How to Talk to Your (Young) Kids About Bullying

When I first spotted Amanda Todd’s video posted on an anti-bullying website, I thought her to be an exceptionally brave young woman.  If you’re unfamiliar with her story, she’ll tell you about it herself.  In a nine-minute You-Tube video that starts with “Hi!”  (the exclamation point is dotted with a heart) and ends with a gruesome tale of heartlessness, cyber-stalking, assault, anxiety, and depression, Amanda Todd will, via a series of flashcards, chronicle her long journey of abuse.


It was only after I had watched the video that I learned she had committed suicide, and I was beside myself.  I was devastated.  How could...?  But where was...?  If only there were...?  Who the hell...?  And that’s the one that stuck:  who the hell would let their children torment another human being in such a way?  Where were her perpetrator's MOTHERS for crying out loud?

My husband, A., thinks that they, the mothers, probably didn’t know what their kids were doing.  “Ignorance and indifference are totally different,” he reminded me.  And he’s right.  It’s one thing to know that your child is essentially murdering another child  through cyber-bullying and proceed to ignore it, it’s quite another to not know about the cyber-bullying at all.  (The comments these kids left when they found out Amanda had survived an attempted suicide were the kinds of things you would hear in a civil war; they spoke to her as if she were sub-human, as if she somehow deserved verbal, emotional, physical abuse, and even death.  DEATH!  To be fair, this is her version of the story.  But even if she’s exaggerated the details, she has clearly been the victim of repeated crimes.)  Perhaps some mothers fall somewhere in between:  they know their children are participating in unsavory ways in online conversations, but assume these contributions are harmless?  This seems even worse than complete ignorance or complete indifference.

So where does that leave us mothers? Do we disallow the use of technology unless it can be carefully monitored?  Do we then closely monitor our kids even as they become pubescent and confusing and dependent on access to private space? Or do we think bigger?  This morning  I woke up and told my three-year-old this story:

Sarah: Yesterday I found out that a girl named Amanda Todd died. 
M:  That’s a silly name.
Sarah:  Why is it a silly name?
M:  Why is that her name?
Sarah:  That’s the name her mommy gave her, just like M is the name I gave you and D is the name we gave your little brother.
M:  Oh, okay.
Sarah:  So this girl Amanda died.  I feel very sad about it and I want to teach you something.
M:  Why did she die?
Sarah:  That’s the story I’m going to tell you.  See, Amanda made some bad choices.  Do you ever make bad choices?  Like when you whine and cry instead of just asking politely?
M:  (hesitantly) Um, yes.
Sarah:  Right, you make bad choices sometimes, but that doesn’t mean you’re a bad person.  Mommys make bad choices sometimes. EVERYBODY makes bad choices sometimes.  As long as we’re not hurting other people, it’s okay to make bad choices sometimes.  It doesn’t mean we’re bad people.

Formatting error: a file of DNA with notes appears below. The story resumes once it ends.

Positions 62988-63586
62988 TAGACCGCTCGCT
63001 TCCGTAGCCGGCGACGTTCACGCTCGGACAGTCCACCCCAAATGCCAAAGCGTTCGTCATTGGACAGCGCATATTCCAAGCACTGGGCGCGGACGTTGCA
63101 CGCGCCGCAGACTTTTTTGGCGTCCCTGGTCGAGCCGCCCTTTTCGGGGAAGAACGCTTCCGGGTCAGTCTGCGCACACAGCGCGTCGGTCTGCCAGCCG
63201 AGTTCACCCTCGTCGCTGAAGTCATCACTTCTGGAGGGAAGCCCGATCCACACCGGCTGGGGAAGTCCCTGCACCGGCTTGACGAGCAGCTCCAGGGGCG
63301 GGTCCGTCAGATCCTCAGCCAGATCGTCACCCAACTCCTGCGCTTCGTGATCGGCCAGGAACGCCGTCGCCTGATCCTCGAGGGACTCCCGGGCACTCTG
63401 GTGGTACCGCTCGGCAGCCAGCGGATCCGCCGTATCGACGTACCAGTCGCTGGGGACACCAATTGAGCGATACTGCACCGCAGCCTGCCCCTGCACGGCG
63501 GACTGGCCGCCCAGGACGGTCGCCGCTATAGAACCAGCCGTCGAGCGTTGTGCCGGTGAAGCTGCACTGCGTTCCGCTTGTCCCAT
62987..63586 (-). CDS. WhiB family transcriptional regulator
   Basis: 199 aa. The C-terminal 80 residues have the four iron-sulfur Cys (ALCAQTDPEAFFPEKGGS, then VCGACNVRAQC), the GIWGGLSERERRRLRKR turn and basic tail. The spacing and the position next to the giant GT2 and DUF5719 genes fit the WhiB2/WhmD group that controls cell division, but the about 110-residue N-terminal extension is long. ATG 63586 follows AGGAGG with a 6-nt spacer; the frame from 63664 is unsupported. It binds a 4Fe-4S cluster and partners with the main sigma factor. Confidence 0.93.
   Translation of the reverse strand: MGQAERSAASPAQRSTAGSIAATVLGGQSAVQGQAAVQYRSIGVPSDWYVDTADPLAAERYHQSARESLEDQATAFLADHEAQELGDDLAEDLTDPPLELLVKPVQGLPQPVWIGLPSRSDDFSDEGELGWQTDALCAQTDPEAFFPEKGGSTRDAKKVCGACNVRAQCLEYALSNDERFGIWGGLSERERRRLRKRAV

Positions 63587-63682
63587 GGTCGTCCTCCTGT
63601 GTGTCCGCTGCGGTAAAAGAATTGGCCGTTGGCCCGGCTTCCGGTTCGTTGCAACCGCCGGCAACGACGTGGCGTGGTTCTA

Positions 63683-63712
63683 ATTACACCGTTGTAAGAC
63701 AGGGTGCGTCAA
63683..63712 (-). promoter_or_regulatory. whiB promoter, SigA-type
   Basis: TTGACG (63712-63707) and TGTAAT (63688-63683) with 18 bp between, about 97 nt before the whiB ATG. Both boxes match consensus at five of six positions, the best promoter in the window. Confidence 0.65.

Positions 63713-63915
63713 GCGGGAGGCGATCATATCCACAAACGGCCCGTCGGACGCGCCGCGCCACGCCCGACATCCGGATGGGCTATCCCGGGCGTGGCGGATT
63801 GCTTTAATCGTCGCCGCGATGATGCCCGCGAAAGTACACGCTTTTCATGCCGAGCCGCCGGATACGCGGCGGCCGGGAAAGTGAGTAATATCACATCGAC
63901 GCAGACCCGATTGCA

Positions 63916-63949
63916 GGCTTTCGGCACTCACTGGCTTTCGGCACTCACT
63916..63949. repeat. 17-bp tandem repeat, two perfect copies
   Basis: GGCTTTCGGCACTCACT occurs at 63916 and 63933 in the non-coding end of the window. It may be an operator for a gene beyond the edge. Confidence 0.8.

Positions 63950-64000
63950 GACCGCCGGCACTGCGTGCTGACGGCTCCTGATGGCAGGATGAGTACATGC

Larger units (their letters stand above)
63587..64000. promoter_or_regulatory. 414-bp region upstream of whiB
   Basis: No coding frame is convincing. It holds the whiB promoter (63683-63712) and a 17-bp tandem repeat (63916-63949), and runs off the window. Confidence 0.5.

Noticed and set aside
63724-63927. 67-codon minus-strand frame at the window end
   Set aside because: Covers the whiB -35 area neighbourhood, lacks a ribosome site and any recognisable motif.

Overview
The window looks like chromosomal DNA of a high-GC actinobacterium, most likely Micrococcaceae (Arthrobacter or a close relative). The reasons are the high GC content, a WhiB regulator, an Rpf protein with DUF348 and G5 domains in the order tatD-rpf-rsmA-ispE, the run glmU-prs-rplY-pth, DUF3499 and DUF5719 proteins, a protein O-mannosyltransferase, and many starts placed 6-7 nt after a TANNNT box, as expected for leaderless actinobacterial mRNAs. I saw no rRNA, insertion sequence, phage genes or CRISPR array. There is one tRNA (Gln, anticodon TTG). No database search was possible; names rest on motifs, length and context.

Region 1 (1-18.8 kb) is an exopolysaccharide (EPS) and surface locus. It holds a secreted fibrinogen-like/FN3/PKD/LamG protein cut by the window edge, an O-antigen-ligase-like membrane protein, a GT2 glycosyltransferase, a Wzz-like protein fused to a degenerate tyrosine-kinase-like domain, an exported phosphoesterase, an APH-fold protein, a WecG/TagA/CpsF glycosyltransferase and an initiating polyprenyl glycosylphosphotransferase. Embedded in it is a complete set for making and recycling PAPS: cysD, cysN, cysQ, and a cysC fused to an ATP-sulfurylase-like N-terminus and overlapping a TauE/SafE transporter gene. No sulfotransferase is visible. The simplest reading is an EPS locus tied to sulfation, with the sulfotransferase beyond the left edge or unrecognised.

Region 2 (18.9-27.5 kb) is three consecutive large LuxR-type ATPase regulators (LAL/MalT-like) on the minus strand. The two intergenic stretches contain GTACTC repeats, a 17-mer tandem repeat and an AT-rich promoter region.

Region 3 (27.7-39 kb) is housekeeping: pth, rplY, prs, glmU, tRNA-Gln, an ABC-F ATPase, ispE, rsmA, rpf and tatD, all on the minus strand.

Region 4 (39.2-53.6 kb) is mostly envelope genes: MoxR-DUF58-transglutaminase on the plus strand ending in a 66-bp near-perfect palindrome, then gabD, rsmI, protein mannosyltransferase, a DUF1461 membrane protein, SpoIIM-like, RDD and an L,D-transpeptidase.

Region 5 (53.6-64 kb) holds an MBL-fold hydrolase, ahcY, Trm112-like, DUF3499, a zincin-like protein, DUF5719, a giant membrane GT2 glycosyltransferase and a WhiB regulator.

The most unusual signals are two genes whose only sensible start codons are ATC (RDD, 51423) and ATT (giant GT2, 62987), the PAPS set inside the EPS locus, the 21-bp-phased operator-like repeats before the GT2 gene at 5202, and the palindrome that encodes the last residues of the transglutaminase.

M:  Okay.
Sarah:  So this girl Amanda made some bad choices and the kids she went to school with were REALLY mean to her because she made some bad choices.  Now, if somebody makes a bad choice and it hurts you, it’s okay to tell that person that you don’t like what they’re doing.  Is it mean to say “I don’t like that, please stop”?
M:  No...?
Sarah:  Right, that’s not mean.  Is it mean to say, “I don’t like you, you’re not my friend, you’re not a good person.”
M:  Yes, that’s mean.
Sarah:  Right, that IS mean.  We wouldn’t say those mean things to our friends.  It’s okay to tell somebody that you don’t like what they’re doing.  It’s okay to ask them to stop.  But it’s not okay to be mean just because somebody made some bad choices.
M:  So why did she die?
Sarah:  So Amanda felt so sad that these people had been mean to her that she died.  Her heart hurt so much that she died.
M:  Oh.  I don’t want to die.
Sarah:  No, of course not.  Well, everybody dies at some point, but usually we get old first.  Amanda was still a kid and she died because people were mean to her and she felt really, really sad.  I want you to know that it’s NOT okay to be mean to people just to make them sad.  Do you understand?
M:  Yes, Mommy.  Will you tell me that story again?

I did.  And then I did again.  And it made me feel better.  And (I think) it introduced something simple but profound to M in a way that he could digest. As despondent as Amanda Todd’s death makes me feel about the state of our connection to our own humanity, I felt better teaching my son the basics of decent versus indecent behavior.  I hope other parents take a cue and talk to their children, young as they may be, about the same topic.  By the time they need to apply the lesson they’re already out of your sphere of influence.  

Let’s teach our kids early how to recognize and respond to the emotions of others. Let’s raise a generation of kids who are NOT perpetrators of these cyber crimes.  Let’s not shy away from this because it’s ambitious and sticky and difficult.  Because while it is all those things, it is also imperative.  Let’s do this together. Let’s do it for Amanda.




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